$6.992.5 starsReviews

‘The Manhattan Project’ Review – Board Game Giant Limps into the App Store

TouchArcade Rating:

I’m not surprised that Domowicz Creative Group has nothing new on their site announcing the release of The Manhattan Project ($6.99). The last update mentions a potential november 2013 start date for a Kickstarter campaign. The campaign that ended last december did not reach it’s goal. While I remain unstartled about the lack of updates on their site, I am kind of surprised this game got completed. I am torn about how I feel about the release. Part of me wishes it had not been released without proper funding. Another part of me was happy to see it out on iOS, but not like this. Not like this.

Let me first take you back a step and talk about The Manhattan Project, the actual physical board game. This is an amazing board game. It is the best worker placement game I have ever played. I love Lords of Waterdeep ($7.99) and I love Puerto Rico ($3.99). These are two games I cannot get enough of, but they dont hold a candle to The Manhattan Project. I have not had a chance to play other noted worker placement game Pillars of the Earth, but of the games I have played The Manhattan Project is top dog. The features that seals the deal for me are the espionage and plane construction aspects of the game. Being able to wreck someone’s set up or piggyback on your opponents’ hard work opens up a huge array of options that let you directly interact with the other players in the game. This is something that is not explored very much in other games in the genre and gives a noticable edge to TMP.

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A good worker placement game will put you in a position to be able to predict your enemies’ next moves. A great one will give your opponent the chance to bait that prediction. The Manhattan Project does both of these as well as give the opportunity to capitalize on successfully pulling off these mind games. This layered model of strategy is fantastic at creating a deeply rewarding non-random gameplay experience. If I were a board game reviewer, the physical version would get my 5. Unfortunately this is not the case. If you looked at the score before you started reading, you might be wondering what could have gone wrong with the app. Well a lack of funding apparently buys you a whole lot of wrong.

The first thing I did when I fired up the app was to look for a tutorial. Sadly a tutorial is a feature you will not find in this app. If the only flaw I could find was that I would have to read the manual… manually, it would have probably been on its way to a 5 star review. Did I mention yet how eager I was to give this a 5? Another downgrade that I wasn’t expecting is that the AI only has a single difficulty setting. You cannot set the difficulty of the AI. I was still hopeful as I prepared to initiate the game on my iphone. As soon as it loaded I noticed that there is a major issue with the visuals on the iphone. Everything is super tiny. Miniscule. Microscopic. Can I stress to you that you should not play this on a non-tablet? So after switching devices I dove in and started to enjoy the game. Once on my iPad, the game plays quite well. Visuals of the board and pieces are solid.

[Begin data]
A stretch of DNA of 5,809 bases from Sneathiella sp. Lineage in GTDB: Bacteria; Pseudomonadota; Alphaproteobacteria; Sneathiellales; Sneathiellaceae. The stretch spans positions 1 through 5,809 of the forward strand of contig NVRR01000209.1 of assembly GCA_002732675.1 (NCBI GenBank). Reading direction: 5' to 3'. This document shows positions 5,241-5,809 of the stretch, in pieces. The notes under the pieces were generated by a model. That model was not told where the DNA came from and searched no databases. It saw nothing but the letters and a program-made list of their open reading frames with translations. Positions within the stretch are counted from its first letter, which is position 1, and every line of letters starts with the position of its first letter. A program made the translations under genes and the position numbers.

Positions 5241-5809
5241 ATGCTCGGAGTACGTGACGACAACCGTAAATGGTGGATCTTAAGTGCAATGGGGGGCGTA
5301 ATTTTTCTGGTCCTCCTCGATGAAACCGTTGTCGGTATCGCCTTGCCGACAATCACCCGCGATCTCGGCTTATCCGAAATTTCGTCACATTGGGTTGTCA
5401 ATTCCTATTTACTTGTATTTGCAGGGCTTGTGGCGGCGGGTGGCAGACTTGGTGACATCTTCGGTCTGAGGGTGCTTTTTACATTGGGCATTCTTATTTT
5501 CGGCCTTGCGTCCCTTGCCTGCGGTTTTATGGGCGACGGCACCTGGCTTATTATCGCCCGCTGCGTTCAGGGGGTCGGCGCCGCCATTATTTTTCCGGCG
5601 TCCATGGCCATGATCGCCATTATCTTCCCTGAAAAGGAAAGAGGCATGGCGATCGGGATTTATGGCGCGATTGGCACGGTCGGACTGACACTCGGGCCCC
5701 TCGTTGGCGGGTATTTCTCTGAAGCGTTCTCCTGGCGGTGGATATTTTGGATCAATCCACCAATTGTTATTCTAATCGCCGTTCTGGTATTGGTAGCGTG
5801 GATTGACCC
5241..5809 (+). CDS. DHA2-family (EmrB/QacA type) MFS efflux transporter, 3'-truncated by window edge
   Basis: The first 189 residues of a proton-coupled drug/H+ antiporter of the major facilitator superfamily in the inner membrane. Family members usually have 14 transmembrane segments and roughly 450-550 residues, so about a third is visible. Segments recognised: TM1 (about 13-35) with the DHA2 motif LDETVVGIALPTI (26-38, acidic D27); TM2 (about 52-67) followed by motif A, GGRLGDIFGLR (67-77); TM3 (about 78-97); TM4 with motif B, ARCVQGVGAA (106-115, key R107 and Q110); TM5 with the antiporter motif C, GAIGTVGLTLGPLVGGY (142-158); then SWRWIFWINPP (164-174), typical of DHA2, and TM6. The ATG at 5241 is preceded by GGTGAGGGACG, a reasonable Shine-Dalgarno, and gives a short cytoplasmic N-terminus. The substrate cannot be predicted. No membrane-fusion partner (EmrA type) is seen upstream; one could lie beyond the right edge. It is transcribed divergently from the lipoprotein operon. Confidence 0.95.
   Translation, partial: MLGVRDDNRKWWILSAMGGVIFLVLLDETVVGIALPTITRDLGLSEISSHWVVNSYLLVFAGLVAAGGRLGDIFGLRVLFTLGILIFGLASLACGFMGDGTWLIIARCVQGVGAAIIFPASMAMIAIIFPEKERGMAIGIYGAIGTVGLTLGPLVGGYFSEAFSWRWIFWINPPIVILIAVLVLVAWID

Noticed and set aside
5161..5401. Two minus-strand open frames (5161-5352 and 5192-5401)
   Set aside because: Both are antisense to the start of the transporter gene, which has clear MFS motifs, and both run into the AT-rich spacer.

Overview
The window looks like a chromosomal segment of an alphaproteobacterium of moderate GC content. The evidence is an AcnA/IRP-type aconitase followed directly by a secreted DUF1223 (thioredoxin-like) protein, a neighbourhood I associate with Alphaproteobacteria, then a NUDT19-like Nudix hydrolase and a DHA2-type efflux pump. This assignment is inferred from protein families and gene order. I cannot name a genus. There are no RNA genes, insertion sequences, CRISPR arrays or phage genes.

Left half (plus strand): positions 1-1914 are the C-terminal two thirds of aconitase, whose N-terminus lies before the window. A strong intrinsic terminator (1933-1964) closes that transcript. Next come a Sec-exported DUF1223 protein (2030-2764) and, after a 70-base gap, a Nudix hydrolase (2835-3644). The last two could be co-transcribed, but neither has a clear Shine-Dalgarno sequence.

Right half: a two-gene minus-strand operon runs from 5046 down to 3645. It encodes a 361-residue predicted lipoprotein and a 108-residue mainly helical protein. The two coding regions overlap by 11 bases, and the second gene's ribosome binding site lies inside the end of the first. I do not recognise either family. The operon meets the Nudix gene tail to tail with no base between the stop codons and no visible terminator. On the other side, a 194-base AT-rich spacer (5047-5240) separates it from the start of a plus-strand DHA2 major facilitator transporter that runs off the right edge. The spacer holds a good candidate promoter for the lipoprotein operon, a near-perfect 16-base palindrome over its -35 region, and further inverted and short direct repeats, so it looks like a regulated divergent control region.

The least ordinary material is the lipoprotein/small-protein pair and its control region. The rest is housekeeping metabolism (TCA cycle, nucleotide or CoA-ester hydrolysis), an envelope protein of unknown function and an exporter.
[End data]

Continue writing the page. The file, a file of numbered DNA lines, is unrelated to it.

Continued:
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At this point I was starting to doubt my previous hopes for a 5 rating on the game. I knew though that once I got into the gameplay my fears would be calmed by this awesome game. For the most part, this was what happened, but once again I was interrupted, this time by a weird design decision. Almost everything on the map: tokens, currency, laborer chips, construction cards, and bomb cards are moveable. You can drag them around and not just yours, but your opponents too. If you drag them far enough, they will snap back but it is a huge annoyance dragging a dude to a card only to then start dragging the card around if your finger slips. I can’t think of a reason why they did this and after a few mis-taps it gets very frustrating.

With all these negatives piling up, one thing could really keep the app afloat and even redeem itself would be some solid online multiplayer. This is probably the biggest negative that the game has. As bad as it is that there is no async play, thats not the worst thing about the online play. You have to make a room name to create a game. In order to join a game, you must know the name of the room. There is no list of room names. You either know it or you dont. I don’t get this. The only way you can get online is if you know in advance what name someone put on their room. This was the biggest concern to me, that people are not able to go out and search for online games.

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Even though you don’t have to look far for a good worker placement app, you will have to look further than The Manhattan Project. It pains me to say it, but even though it is a better core game, I can’t see myself sticking with it like I have for other worker placement games. With such a solid core game, I have high hopes for promised updates Minion Games have made. The fallout of the failed kickstarter is currently too toxic for this die hard fan of the board game, but the future is still bright for this juggernaut.

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